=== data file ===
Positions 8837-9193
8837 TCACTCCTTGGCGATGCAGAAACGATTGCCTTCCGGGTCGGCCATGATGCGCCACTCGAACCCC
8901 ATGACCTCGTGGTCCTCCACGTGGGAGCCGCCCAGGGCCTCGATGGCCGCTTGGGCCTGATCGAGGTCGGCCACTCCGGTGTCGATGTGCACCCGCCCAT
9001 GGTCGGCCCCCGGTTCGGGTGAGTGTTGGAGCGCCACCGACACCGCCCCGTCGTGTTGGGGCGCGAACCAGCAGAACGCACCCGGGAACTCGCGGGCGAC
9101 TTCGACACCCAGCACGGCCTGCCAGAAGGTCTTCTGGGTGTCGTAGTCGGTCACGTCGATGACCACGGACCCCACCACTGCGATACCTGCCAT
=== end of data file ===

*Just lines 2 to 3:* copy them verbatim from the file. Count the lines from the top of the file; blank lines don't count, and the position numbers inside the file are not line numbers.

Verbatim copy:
8837 TCACTCCTTGGCGATGCAGAAACGATTGCCTTCCGGGTCGGCCATGATGCGCCACTCGAACCCC
8901 ATGACCTCGTGGTCCTCCACGTGGGAGCCGCCCAGGGCCTCGATGGCCGCTTGGGCCTGATCGAGGTCGGCCACTCCGGTGTCGATGTGCACCCGCCCAT